Coca-Cola

Coca-Cola Cans:  The owner of colaplaza.com is an anonymous Coca-Cola can collector. His collection started in the early ’80s and it has now more than 8,000 different Coca-Cola cans.

Air Sickness Bags: Many people collect aviation memorabilia but did you know that there are people who collect airsickness bags? They are referred to as “baggists”. In fact, there is an Air Sickness Bag Virtual Museum where more than 2,000 photos of air sickness bags are featured from all over the world. One of the well-known air sickness bag collectors is Niek Vermuelen who has collected 6,000 bags from 200 countries.

Toenail Clippings

Toenail Clippings: Richard Gibson, an artist from the US, has saved every toenail clipping since 1978, turning them into art pieces. He views this as a way of preserving parts of his life.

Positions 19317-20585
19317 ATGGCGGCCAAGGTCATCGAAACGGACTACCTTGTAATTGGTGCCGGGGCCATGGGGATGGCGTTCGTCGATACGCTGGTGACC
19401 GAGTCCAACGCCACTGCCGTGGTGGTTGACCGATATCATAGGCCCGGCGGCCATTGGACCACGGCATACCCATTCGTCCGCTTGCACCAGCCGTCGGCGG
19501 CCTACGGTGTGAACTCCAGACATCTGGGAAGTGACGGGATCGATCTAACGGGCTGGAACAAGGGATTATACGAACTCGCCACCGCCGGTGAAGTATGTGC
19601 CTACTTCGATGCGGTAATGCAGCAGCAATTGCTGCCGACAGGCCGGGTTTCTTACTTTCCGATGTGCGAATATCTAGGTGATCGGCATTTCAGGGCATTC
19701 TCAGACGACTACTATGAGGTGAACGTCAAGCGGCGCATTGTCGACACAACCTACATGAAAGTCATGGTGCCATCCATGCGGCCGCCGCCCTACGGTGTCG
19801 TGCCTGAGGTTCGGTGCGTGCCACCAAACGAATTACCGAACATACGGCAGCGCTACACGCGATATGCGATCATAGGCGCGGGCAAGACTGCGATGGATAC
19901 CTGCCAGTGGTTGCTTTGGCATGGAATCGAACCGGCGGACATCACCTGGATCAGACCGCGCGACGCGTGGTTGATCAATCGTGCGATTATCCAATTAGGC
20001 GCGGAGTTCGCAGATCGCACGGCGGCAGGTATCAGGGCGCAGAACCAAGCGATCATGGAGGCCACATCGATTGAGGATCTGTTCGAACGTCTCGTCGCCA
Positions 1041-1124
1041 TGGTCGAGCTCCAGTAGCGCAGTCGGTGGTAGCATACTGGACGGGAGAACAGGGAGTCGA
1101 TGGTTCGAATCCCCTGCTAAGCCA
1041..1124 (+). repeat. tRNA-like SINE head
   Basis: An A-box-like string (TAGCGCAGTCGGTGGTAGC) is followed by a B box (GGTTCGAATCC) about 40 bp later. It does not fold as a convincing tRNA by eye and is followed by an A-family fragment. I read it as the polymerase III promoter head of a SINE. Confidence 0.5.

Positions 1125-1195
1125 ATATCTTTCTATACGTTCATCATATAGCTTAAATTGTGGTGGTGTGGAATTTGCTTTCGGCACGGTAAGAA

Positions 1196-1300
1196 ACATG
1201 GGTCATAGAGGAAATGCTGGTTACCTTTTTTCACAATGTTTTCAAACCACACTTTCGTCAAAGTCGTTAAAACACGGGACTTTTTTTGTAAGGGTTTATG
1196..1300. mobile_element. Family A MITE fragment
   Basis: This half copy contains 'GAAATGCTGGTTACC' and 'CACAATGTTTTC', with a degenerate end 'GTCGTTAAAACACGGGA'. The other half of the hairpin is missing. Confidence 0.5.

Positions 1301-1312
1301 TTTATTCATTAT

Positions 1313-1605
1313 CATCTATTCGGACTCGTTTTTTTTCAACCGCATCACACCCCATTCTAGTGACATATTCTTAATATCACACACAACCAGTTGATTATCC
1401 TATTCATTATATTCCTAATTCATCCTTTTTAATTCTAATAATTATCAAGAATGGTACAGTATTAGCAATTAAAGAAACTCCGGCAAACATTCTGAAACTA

McDonald’s Memorabilia: Mike Fountaine owns one of the world’s largest collections of McDonald’s memorabilia. He began collecting in 1968 and now has more than 75,000 items, including uniforms, buttons, Happy Meal toys, and foreign product packaging.

Erasers: Petra Engels from Germany owns over 19,500 non-duplicate erasers from more than 112 countries, making it one of the largest collections of its kind.

Burnt Food: Deborah Henson-Conant from Massachusetts, USA, has a Burnt Food Museum, which started when she accidentally overcooked a batch of apple cider. The museum now showcases various charred and overcooked foods, celebrating culinary disasters.

Do Not Disturb Hotel Signs

Do Not Disturb Hotel Signs: Edoardo Flores, a former UN worker, has collected over 15,000 “Do Not Disturb” signs from hotels in over 190 countries. His hobby began while traveling for work and has grown into a significant collection.

Daleks: Rob Hull from the UK officially holds the Guinness World Record for the largest collection of Dalek toys and models (the iconic villains from the “Doctor Who” series), owning more than 1,202 items.

These are just some of the strangest collections you can find from all over the world. If you were to collect something strange, what would it be?